We've been using antifreeze& water in rear tires for probably 40+ years - maybe longer. My earliest memories included Dad telling me about the antifreeze in the rear tires on a WD45 or a D17.
We haven't been trying to put 1/2 antifreeze and 1/2 water in the tires - we really don't need protection down to 40 degrees below zero! And, if it does freeze once in a while no big deal (I've driven an AC 200 with frozen ballast for a while. It thawed out later that morning, and at 5 to 6 mph it was no big deal. That was with 23.1-30 rears. I wouldn't do heavy tillage with frozen ballast, though.)
We usually put about 1 gallon of antifreeze in the front tires and maybe 2+ gallons in the rears depending on how large they are. Protection down to +10 degrees would be more than enough down here (I'm in SC, about 50 miles above Columbia), but I doubt the 2 gallons protects much at all. Really we're using the antifreeze fro corrosion protection as much as anything. If I remember correctly we put 2 gallons of antifreeze in each rear tire on a tractor with 16.9-34 tires on it and we use it to feed hay all winter. No problems.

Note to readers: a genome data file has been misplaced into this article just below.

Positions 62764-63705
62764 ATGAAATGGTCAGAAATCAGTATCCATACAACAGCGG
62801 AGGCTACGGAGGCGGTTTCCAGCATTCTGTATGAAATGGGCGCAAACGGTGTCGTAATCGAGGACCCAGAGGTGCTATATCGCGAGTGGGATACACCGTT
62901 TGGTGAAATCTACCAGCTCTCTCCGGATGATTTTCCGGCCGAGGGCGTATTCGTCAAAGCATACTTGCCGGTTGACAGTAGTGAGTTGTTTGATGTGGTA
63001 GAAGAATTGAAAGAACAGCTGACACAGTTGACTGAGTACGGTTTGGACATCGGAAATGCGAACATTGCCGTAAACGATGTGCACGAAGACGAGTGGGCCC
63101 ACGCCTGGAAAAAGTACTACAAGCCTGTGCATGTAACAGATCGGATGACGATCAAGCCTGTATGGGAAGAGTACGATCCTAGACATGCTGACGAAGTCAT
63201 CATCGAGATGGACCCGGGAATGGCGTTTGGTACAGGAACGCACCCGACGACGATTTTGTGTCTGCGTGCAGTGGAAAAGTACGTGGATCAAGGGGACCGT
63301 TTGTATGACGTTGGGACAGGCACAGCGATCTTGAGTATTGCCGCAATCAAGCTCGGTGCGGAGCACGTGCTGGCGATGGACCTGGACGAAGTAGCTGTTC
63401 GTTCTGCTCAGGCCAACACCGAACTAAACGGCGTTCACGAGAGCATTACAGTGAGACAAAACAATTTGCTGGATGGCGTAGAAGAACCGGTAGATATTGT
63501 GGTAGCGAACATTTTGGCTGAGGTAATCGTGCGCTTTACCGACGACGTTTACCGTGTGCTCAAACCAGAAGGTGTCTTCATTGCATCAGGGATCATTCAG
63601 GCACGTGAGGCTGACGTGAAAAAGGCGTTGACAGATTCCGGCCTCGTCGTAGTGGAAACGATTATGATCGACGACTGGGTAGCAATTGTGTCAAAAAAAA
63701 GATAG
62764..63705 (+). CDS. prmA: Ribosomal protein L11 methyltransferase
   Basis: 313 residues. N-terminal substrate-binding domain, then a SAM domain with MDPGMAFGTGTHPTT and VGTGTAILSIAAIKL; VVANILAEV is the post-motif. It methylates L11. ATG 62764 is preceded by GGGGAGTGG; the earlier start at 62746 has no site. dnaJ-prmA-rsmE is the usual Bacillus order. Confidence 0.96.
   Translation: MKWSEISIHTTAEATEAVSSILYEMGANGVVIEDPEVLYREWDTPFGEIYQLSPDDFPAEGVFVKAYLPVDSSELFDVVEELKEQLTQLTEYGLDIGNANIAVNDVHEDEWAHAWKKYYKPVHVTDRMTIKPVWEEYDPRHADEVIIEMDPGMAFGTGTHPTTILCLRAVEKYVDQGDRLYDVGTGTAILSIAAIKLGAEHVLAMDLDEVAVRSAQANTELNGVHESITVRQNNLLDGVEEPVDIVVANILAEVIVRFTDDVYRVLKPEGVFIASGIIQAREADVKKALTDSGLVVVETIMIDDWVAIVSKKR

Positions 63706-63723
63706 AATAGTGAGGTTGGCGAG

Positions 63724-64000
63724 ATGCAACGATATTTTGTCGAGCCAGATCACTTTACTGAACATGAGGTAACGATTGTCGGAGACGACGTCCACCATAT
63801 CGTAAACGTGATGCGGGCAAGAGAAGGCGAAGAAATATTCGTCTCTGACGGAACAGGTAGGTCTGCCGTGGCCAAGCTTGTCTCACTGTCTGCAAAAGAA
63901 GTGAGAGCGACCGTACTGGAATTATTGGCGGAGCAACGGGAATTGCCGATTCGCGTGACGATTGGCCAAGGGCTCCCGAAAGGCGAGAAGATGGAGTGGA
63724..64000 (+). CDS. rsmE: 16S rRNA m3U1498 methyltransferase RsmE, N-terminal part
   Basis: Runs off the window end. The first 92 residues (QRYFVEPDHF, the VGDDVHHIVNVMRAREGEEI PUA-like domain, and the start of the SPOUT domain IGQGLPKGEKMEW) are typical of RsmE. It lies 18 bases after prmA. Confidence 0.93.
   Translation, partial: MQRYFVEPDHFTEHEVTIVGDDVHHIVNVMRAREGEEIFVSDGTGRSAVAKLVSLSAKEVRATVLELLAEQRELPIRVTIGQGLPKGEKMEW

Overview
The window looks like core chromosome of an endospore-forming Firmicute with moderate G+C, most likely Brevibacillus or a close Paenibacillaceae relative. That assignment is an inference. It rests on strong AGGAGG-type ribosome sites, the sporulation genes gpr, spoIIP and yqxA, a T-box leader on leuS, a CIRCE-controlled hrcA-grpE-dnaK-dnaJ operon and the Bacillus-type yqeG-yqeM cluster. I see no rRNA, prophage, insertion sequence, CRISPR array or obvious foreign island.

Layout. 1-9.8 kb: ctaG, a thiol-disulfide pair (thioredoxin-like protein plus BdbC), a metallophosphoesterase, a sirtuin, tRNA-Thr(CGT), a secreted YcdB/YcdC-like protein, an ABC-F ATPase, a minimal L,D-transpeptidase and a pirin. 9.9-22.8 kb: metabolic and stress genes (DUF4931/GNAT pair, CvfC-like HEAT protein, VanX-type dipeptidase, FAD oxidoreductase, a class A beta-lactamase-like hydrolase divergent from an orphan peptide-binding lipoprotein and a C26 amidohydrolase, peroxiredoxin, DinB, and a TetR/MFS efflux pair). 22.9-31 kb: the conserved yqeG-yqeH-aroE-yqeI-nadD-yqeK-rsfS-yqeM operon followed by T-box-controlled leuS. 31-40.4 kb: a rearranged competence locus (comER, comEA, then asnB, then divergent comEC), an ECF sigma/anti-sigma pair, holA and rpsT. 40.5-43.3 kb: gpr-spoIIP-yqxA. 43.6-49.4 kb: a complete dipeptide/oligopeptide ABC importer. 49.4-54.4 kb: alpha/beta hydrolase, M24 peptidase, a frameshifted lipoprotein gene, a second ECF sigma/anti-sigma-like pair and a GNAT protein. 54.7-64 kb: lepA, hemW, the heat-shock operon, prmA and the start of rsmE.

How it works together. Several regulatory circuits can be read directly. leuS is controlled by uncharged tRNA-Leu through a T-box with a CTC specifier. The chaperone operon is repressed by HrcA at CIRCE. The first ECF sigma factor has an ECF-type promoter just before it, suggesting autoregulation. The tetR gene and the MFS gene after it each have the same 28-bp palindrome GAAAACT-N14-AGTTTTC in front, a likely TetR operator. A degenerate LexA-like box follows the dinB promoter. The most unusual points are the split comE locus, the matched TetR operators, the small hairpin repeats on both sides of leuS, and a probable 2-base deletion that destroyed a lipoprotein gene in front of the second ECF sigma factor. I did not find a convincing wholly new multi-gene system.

I'll see about getting a chart together that shows some tire sizes and the gallons of water needed to fill them to the top of the rim for ballast and put it on my website (link below) later today. That way you can make your own decision about how much to put in based on your temperatures.